Ader v. United States

Decision Date22 July 1922
Docket Number2937.,2935
Citation284 F. 13
PartiesADER v. UNITED STATES. [1] SKOLNIK v. SAME.
CourtU.S. Court of Appeals — Seventh Circuit

Rehearing Denied October 14, 1922.

Jacob G. Grossberg, of Chicago, Ill., and Wallace Streeter, of Washington, D.C. (Jas. Hamilton Lewis and Edward Maher, both of Chicago, Ill., of counsel), for plaintiffs in error.

Chas F. Clyne, U.S. Atty., and Edwin L. Weisl, Asst. U.S. Atty all of Chicago, Ill., for the United States.

Edward J. Ader, Abraham J. Messing, and Goldie A. Skolnik, with others, were convicted under an indictment charging conspiracy to violate section 215 under section 37 of the Criminal Code (Comp. St. Sec. 10201), and also violation of section 215 (section 10385), and bring error.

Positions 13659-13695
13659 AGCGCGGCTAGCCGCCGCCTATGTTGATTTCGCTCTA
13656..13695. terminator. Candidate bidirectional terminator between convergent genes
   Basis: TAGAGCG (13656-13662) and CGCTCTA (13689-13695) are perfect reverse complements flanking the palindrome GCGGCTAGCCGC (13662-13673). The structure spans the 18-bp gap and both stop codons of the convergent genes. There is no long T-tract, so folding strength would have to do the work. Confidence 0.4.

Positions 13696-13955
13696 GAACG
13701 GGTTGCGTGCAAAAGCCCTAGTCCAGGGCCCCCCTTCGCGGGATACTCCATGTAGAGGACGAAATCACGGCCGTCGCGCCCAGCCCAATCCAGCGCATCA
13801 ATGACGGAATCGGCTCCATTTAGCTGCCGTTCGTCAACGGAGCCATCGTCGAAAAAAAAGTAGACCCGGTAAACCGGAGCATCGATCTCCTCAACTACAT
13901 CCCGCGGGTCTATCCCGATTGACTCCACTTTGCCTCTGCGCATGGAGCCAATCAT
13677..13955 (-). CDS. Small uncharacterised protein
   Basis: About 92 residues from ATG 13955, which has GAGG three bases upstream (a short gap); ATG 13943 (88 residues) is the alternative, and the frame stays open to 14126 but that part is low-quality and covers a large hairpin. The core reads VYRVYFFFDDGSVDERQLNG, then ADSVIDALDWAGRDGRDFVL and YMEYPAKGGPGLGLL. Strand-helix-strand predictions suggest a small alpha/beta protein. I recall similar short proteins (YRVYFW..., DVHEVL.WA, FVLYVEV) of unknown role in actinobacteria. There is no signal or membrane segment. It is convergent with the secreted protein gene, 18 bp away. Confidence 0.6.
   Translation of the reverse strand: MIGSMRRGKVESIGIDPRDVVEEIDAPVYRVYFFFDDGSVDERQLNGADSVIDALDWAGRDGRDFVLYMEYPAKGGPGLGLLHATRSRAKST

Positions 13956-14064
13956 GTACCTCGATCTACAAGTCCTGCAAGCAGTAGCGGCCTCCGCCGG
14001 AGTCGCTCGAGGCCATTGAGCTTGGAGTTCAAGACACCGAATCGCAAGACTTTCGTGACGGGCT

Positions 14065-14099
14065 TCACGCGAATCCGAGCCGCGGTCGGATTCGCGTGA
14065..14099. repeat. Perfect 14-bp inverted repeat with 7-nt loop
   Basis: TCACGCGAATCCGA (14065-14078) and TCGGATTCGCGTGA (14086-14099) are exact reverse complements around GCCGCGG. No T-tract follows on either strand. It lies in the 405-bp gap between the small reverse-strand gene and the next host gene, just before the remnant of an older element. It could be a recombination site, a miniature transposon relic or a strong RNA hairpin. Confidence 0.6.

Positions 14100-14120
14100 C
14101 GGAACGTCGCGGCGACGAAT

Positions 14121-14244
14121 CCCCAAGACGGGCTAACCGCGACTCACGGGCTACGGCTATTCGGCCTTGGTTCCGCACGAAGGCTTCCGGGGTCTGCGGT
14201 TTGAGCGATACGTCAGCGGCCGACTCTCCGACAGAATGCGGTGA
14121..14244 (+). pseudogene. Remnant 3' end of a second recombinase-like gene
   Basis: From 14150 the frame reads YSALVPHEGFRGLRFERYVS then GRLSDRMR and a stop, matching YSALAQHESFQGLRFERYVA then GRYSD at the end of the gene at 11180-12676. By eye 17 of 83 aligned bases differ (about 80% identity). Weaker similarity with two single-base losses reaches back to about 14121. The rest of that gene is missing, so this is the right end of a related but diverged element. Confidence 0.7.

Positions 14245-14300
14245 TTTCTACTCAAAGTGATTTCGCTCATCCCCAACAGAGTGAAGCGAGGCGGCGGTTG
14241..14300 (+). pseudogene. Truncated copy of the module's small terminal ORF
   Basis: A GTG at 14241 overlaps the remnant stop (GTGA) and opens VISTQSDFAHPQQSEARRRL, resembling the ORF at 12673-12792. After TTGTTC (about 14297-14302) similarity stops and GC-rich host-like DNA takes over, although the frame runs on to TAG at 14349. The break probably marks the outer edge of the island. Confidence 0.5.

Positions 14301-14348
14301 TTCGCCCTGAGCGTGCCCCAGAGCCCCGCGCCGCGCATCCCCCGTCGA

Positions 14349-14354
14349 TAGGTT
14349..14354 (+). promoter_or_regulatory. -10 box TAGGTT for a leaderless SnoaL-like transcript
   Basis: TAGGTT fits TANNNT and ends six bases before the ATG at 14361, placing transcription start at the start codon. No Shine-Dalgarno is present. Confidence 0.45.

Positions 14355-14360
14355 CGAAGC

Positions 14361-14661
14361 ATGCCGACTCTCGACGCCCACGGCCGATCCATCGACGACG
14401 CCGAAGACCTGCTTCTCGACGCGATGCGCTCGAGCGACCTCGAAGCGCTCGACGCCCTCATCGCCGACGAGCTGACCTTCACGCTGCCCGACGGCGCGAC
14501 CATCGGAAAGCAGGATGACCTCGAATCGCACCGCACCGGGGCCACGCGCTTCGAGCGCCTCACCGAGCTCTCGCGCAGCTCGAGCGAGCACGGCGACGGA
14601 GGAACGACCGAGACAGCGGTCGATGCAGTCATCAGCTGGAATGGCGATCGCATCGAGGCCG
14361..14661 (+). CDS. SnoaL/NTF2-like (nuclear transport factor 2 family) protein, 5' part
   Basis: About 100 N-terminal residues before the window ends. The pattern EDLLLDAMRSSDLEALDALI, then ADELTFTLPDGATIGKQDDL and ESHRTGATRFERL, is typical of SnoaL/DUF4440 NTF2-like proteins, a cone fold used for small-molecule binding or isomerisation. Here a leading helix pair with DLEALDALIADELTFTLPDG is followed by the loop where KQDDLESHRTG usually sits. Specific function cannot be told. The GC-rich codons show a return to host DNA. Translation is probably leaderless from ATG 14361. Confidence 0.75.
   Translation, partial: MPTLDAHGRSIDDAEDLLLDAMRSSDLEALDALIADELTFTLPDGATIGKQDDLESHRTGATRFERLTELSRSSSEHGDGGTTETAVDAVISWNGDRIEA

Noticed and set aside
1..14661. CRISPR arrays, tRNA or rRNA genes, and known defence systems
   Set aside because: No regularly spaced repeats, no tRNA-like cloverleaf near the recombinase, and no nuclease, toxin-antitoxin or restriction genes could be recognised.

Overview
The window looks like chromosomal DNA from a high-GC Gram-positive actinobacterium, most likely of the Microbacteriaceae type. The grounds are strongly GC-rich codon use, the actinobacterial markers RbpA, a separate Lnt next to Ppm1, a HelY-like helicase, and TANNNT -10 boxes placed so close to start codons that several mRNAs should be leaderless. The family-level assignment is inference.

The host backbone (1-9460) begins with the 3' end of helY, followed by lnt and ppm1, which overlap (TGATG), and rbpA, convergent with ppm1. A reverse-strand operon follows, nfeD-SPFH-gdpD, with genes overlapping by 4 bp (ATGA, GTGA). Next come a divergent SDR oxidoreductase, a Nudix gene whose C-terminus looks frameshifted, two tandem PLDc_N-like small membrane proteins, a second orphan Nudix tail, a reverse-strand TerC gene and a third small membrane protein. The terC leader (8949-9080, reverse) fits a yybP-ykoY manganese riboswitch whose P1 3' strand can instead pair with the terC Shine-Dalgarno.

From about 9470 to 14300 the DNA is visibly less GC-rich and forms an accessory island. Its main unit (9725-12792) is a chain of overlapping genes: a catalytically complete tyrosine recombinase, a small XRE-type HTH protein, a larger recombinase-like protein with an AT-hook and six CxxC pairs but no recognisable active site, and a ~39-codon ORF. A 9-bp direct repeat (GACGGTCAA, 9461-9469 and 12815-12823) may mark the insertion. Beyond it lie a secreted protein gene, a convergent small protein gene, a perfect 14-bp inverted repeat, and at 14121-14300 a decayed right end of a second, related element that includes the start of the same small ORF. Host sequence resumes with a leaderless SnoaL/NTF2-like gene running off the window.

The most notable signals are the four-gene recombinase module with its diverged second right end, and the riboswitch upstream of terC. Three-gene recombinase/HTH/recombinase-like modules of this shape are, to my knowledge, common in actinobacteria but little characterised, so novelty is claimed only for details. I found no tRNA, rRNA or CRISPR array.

The indictment of 15 counts was returned against plaintiffs in error and five others, namely, Eli Pfaelzer, Edward H. Troost, Benjamin E. Turner, Louis A. Davis, and John M. Kantor. Defendants Pfaelzer and Davis pleaded guilty. As to the others demurrers were overruled, motions to quash denied, and a long trial ensued, all being found guilty on all counts. Motions for a new trial and in arrest being denied, judgments were entered and the defendants sentenced. Ader was sentenced to imprisonment for five years on each of the counts 1 to 13, inclusive, of the indictment such sentence to run concurrently, and for two years on each of counts 14 and 15, said sentence to run concurrently; sentence on counts 14 and 15 to begin to run at the expiration of the sentence on counts 1 to 14, and that he forfeit and pay to the United States a fine in the sum of $10,000. Miss Skolnik was sentenced to imprisonment in the county jail of Cook county, Ill., for six months, and that she forfeit and pay a fine of $1,000. Plaintiffs in error, Ader, Messing, and Skolnik, each prosecuted a writ of error, but by stipulation transcript, briefs, and arguments were presented and heard together. After submission of the cause here plaintiff in error Messing died, and, that event being suggested on the record, all proceedings in the cause with reference to him were ordered abated.